Antipsychotics

Explains what antipsychotics are used for, how the medication works, possible side effects and information about withdrawal.

Your stories

Being diagnosed with bipolar

For World Bipolar Day, Lee blogs about being diagnosed with bipolar.

Lee Burrows
Posted on 24/03/2016

People call me crazy - my film about schizophrenia

Juno blogs about why he decided to make a film about his experience of schizophrenia.

Juno
Posted on 14/11/2014

My experience of psychosis

Louise
Posted on 24/10/2013

What are anti-Parkinson's drugs?

Anti-Parkinsons drugs are intended primarily for treating Parkinson's disease. They are not psychiatric drugs, which means they are not licenced to treat any mental health problems. However they may be prescribed alongside an antipsychotic to reduce neuromuscular side effects which resemble symptoms of Parkinson’s disease.

The three anti-Parkinson's drugs which may be prescribed with antipsychotics are:

Anti-Parkinson's drugs are sometimes referred to as 'antimuscarinics' because their main side effects are antimuscarinic. There are no significant differences between these drugs, but you may find that you tolerate one better than another.

When might I be prescribed one of these drugs?

You should only be prescribed an anti-Parkinson's drug if you have actually developed Parkinsonism as a side effect of your antipsychotic and:

  • you can't switch to a different antipsychotic
  • you can't reduce your dose
  • changing the drug or reducing the dose has not helped your Parkinsonism symptoms

These drugs should never be prescribed to prevent side effects from occurring if you haven't already experienced any.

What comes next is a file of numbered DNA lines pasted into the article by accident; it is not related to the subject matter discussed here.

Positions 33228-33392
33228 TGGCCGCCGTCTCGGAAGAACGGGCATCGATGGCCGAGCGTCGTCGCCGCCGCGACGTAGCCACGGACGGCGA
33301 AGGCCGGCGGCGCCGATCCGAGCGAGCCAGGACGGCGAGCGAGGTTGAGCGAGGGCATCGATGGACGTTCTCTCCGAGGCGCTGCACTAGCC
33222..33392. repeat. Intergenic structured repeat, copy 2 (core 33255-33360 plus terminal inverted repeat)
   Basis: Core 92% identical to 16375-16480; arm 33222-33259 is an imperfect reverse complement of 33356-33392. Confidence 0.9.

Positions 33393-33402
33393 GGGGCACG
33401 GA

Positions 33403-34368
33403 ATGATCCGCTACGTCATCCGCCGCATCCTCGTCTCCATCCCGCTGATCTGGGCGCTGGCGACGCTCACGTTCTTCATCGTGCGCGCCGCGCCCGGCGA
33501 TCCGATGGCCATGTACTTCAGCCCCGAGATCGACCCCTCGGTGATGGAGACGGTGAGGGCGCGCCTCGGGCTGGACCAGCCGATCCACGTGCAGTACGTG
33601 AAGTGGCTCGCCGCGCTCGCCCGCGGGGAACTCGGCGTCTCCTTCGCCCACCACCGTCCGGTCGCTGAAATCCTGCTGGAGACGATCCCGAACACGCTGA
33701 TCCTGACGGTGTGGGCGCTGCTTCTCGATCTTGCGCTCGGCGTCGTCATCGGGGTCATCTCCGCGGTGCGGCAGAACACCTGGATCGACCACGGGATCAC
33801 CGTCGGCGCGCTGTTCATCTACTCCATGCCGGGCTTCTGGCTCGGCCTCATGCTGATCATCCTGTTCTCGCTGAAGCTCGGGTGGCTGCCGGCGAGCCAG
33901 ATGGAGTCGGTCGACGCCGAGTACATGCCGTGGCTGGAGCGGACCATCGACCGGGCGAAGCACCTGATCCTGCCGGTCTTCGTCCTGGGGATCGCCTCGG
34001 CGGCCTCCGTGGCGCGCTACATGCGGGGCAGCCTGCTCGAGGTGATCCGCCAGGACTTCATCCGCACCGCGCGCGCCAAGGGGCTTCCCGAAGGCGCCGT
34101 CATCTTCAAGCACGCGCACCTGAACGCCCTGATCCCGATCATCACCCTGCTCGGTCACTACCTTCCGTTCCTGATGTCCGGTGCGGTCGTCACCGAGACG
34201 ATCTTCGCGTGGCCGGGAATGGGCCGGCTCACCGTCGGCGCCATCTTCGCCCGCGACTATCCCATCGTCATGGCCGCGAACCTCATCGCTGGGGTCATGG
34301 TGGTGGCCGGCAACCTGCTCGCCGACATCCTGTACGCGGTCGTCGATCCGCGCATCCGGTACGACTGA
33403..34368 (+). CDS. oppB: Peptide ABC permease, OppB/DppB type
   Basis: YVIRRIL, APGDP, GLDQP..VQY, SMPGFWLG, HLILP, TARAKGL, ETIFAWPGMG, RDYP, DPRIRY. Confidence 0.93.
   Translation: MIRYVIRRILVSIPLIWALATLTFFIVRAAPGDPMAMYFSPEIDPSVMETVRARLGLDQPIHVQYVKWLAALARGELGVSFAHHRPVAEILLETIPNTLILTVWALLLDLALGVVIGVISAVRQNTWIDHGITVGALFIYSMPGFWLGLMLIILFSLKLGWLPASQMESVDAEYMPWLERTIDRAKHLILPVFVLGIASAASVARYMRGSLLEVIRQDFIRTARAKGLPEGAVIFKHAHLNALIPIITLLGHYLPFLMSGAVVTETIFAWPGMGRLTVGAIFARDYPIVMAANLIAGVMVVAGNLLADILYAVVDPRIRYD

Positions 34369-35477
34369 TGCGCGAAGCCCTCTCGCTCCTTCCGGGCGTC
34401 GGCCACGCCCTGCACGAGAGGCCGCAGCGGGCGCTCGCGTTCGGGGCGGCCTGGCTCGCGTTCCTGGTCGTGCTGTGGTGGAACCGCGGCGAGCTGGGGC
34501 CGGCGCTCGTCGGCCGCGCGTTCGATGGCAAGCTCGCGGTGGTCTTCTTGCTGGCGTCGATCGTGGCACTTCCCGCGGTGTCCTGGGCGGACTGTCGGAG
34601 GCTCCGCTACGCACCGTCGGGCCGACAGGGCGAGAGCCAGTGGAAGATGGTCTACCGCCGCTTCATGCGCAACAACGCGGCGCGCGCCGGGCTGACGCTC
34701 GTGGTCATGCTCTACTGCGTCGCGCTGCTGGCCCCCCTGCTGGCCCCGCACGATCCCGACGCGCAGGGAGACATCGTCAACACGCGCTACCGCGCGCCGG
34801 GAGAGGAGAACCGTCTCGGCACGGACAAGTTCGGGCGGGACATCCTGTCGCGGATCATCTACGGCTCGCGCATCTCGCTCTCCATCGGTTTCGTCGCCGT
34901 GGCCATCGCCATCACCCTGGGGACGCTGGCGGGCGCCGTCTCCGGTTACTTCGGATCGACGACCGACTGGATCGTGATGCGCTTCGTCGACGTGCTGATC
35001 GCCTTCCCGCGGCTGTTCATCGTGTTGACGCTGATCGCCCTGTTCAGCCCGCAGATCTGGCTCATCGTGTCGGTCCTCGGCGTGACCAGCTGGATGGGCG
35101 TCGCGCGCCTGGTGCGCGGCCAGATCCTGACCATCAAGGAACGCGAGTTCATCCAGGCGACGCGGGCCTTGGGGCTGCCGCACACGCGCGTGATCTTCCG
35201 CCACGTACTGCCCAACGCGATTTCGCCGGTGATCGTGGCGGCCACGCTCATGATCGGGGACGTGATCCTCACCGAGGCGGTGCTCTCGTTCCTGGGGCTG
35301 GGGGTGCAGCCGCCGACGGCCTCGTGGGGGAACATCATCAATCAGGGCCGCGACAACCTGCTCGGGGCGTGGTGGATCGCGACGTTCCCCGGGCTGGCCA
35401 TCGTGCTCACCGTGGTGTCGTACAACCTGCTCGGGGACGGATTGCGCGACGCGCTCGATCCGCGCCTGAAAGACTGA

What are the risks with these drugs?

  • They can cause side effects (see below for details of possible side effects each of these three drugs can cause).
  • When coming off them, you may get rebound Parkinson's symptoms if you stop taking them too suddenly – so it's important to reduce your dose gradually. If you are taking one of these drugs with an antipsychotic and you are coming off the antipsychotic, withdrawal guidelines say that it's best to come off the antipsychotic first and then to come off the anti-Parkinson's drug.
  • They have a stimulant effect, which means they can occasionally be habit-forming.

You should be particularly cautious about taking these drugs if you have:

  • a heart condition
  • high blood pressure
  • liver disease
  • kidney disease

You should try to avoid these drugs if you:

  • have glaucoma (a serious eye condition), or are at risk of it
  • are showing signs of tardive dyskinesia
  • have myesthenia gravis (a rare, serious muscle disorder)
  • are pregnant or breastfeeding – this is because there's very little information on how safe these drugs are, and babies are sensitive to antimuscarinic effects
  • have an enlarged prostate

About orphenadrine

Key facts

  • Trade names: Biorphen, Disipal
  • Prescribed for: Parkinsonism; movement disorders and other Parkinson's symptoms caused by antipsychotics